In crimes relating to cyber space there is nothing sort of physical footprints, tangible traces or objects to track cyber criminals down. Cybercrimes possess huge amount complications when it comes to investigation.


Scope of Cyber Crimes

Cyber Crime is when an individual intentionally uses information technology to produce destructive and harmful effects on the tangible and/or intangible property of others. It has no national boundaries and is usually a term for criminal activities involving a computer or a network as a tool or a target.

Cybercrime can be basically categorized into three parts:

1.   Cyber Crimes against persons

2.   Cyber Crimes against property

3.   Cyber Crimes against government.


1.  Cybercrimes against persons

Cybercrimes committed against persons include various crimes like transmission of child pornography, harassment of any one with the use of a computer such as e-mail. The trafficking, distribution, posting, and dissemination of obscene material including pornography and indecent exposure, constitutes one of the most important Cybercrimes known today. The potential harm of such a crime to humanity can hardly be amplified.

2. Cybercrimes against property

The second category of Cyber-crimes is that of Cybercrimes against all forms of property. These crimes include computer vandalism (destruction of others' property), transmission of harmful programmes.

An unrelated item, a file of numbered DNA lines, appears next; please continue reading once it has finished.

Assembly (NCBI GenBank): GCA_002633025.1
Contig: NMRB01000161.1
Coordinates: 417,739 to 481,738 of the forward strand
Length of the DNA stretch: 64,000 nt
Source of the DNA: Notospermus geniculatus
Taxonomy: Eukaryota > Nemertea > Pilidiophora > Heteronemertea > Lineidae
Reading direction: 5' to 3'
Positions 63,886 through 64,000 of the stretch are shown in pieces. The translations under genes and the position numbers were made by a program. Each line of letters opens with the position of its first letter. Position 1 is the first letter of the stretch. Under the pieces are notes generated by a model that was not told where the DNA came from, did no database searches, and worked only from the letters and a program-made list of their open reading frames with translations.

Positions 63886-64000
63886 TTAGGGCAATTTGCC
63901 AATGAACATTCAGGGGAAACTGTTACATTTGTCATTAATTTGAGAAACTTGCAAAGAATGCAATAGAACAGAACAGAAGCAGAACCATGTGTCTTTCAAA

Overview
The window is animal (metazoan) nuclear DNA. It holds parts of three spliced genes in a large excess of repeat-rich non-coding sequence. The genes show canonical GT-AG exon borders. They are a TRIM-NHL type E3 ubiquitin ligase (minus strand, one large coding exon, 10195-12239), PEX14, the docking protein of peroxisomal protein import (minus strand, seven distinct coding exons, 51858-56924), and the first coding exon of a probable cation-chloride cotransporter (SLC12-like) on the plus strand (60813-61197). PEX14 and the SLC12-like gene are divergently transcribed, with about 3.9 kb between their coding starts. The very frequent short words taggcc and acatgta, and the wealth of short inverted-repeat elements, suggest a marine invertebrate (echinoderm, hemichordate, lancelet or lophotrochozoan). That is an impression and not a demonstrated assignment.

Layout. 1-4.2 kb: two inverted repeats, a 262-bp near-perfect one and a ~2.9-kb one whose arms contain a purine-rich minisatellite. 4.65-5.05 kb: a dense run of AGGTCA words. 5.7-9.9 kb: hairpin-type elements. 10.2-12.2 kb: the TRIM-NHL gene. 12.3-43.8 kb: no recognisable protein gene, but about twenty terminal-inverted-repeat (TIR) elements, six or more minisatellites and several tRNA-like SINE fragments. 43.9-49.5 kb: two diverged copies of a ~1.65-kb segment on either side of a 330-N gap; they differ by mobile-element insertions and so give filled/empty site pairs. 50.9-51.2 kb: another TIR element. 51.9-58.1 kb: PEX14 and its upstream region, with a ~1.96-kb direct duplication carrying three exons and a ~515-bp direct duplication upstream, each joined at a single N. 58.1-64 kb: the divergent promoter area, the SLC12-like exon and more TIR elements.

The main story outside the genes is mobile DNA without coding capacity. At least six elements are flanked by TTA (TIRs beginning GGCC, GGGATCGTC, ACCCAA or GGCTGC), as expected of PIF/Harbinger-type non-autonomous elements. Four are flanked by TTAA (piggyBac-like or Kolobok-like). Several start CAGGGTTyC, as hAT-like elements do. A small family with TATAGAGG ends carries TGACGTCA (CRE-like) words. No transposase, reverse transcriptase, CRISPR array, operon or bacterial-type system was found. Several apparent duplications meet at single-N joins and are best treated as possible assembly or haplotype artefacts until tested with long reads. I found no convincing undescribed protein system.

3. Cybercrimes against government

The third category of Cyber-crimes relate to Cyber Crimes against Government. Cyber terrorism is one distinct kind of crime in this category.

The growth of internet has shown that the medium of Cyberspace is being used by individuals and groups to threaten the international governments as also to terrorize the citizens of a country.

This crime manifests itself into terrorism when an individual "cracks" into a government or military maintained website.

• Malware Where victims are hit with a worm or virus that renders their devices useless

• Man in the Middle Where a hacker puts himself between a victim’s machine and a router to sniff data packets

• Phishing Where a hacker sends a seemingly legitimate-looking email asking users to disclose personal information other types of cyber-attacks include cross-site scripting attacks, password attacks, eavesdropping attacks (which can also be physical), SQL-injection attacks, and birthday.


Cyber Criminals Motivation

The main motive behind the cybercrime is to disrupt regular business activity and critical infrastructure.